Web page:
Message to the Incoming Class: It’s All About the Startups
The past few months have brought a new series of reports dissecting the job creation phenomenon by new firms, timely at a time when so much of the economic discussion lately in the U.S. has focused on strategies to recover the roughly 8 million jobs lost during this past recession. We already knew that research has firmly established that new firms—those no more than five years old—over the past three decades have been responsible for virtually all of the net new jobs created in the U.S. economy (see 2009 reports “Jobs Created from Business Startups in the United States,” and “Where Will The Jobs Come From?”). As the nation debates this leading up to the mid-term elections in the United States, let’s further examine U.S. job growth and its relationship to startup companies.
In March, a new study by the Kauffman Foundation’s Dane Stangler, “High-Growth Firms and the Future of the American Economy,” zoomed in on new firms that scale using data from the Census Bureau. The study demonstrated that not only are new firms generally important to the vitality of the economy and job growth, but new firms that grow in revenues and jobs are especially important. More precisely, the top 1 percent of all companies generate 40 percent of new jobs, and the vast majority of these firms are no more than five years old. If we further zoom in on the most rapidly growing young firms (those between ages 3-5 years), they represent less than 1 percent of all companies in the economy, but account for 10 percent of new jobs created each year.
Then in July, defying conventional wisdom supposing that all businesses contribute to job growth at least to some degree, “The Importance of Startups in Job Creation and Job Destruction” by economist Tim Kane documented that net job growth occurs in the U.S. economy only through startup firms. While older companies lose 1 million jobs annually, new firms add an average of 3 million jobs in their first year. Moreover, during recessionary years, job creation at startups remains stable, while net job losses at existing firms are highly sensitive to the business cycle. As the news release for this study stated: “When it comes to U.S. job growth, startup companies aren’t everything. They’re the only thing.”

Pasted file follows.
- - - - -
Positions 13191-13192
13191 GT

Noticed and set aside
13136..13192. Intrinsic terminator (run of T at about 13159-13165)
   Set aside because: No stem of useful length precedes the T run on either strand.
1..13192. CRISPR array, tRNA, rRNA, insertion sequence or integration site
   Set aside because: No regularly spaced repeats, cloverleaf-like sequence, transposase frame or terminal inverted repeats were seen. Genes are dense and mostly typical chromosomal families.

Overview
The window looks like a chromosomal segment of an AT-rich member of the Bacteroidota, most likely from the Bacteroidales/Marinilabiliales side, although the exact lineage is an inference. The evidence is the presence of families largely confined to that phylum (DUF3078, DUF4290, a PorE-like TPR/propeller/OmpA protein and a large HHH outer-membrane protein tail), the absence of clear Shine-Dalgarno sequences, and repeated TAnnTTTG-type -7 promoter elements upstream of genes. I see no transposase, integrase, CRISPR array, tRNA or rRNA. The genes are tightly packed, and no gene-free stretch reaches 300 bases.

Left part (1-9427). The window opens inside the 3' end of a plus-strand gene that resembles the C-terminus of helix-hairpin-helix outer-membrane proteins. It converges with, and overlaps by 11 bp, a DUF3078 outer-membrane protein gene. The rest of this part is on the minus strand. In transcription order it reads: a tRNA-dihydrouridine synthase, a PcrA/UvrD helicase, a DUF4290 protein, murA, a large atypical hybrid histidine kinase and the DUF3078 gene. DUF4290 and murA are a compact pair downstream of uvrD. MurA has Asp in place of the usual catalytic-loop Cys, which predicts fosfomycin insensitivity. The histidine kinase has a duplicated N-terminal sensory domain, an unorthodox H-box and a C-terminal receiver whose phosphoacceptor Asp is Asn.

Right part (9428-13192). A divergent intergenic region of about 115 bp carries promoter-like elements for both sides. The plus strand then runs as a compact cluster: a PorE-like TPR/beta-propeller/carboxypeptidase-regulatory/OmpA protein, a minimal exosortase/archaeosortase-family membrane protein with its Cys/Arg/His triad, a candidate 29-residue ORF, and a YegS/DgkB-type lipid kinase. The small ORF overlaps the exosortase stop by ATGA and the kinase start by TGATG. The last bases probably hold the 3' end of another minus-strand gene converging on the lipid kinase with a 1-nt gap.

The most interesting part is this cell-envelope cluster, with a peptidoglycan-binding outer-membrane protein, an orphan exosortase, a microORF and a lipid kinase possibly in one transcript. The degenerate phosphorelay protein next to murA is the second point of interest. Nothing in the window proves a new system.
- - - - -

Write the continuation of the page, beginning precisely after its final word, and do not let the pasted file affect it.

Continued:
But what happens to job creation after initial startup? We know that many new firms fail. “After Inception: How Enduring is Job Creation by Startups?” challenges conventional thinking that many of the new jobs created by startups evaporate over the course of just a few years as firms exit the market. By tracking cohorts of firms started from 1977–2000, authors Michael Horrell and Robert Litan found that while many firms exit over the life of each cohort, destroying jobs in the process, other firms also grow and create jobs, partially balancing out the jobs lost by closing and shrinking firms. In fact, cohorts of firms started each year retain, on average, 80 percent of their initial total employment to age five.
Those running for public office next month should take a hard look at proposals for job-creation policies aimed at devoting our limited resources to lure larger, established businesses, or even, dare I say it, simply “small” businesses. The most recent research, some of which I have referred to above, should point policymakers to one new direction: growth would be best boosted by supporting young firms. And how to help new firms grow into those viable job creators is not rocket science. It simply requires a little courage from newly elected representatives smart enough to see that removing barriers and making the path easier for new and young firms is the fastest way to make jobs for and reduce poverty within our least wealthy citizens.
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Jonathan Ortmans is president of the Public Forum Institute, a non-partisan organization dedicated to fostering dialogue on important policy issues. In this capacity, he leads the Policy Dialogue on Entrepreneurship, focused on public policies to promote entrepreneurship in the U.S. and around the world. In addition, he serves as a senior fellow at the Kauffman Foundation.